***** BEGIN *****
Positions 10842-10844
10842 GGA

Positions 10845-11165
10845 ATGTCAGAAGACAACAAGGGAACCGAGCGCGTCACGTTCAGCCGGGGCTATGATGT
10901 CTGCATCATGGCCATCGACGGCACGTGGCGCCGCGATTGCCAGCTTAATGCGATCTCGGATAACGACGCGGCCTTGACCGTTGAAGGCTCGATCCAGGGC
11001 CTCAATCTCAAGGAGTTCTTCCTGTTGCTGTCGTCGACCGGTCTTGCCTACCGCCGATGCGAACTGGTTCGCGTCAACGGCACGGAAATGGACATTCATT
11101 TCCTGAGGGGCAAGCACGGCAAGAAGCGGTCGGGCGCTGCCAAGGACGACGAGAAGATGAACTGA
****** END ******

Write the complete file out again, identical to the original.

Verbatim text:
Positions 10842-10844
10842 GGA

Positions 10845-11165
10845 ATGTCAGAAGACAACAAGGGAACCGAGCGCGTCACGTTCAGCCGGGGCTATGATGT
10901 CTGCATCATGGCCATCGACGGCACGTGGCGCCGCGATTGCCAGCTTAATGCGATCTCGGATAACGACGCGGCCTTGACCGTTGAAGGCTCGATCCAGGGC
11001 CTCAATCTCAAGGAGTTCTTCCTGTTGCTGTCGTCGACCGGTCTTGCCTACCGCCGATGCGAACTGGTTCGCGTCAACGGCACGGAAATGGACATTCATT
11101 TCCTGAGGGGCAAGCACGGCAAGAAGCGGTCGGGCGCTGCCAAGGACGACGAGAAGATGAACTGA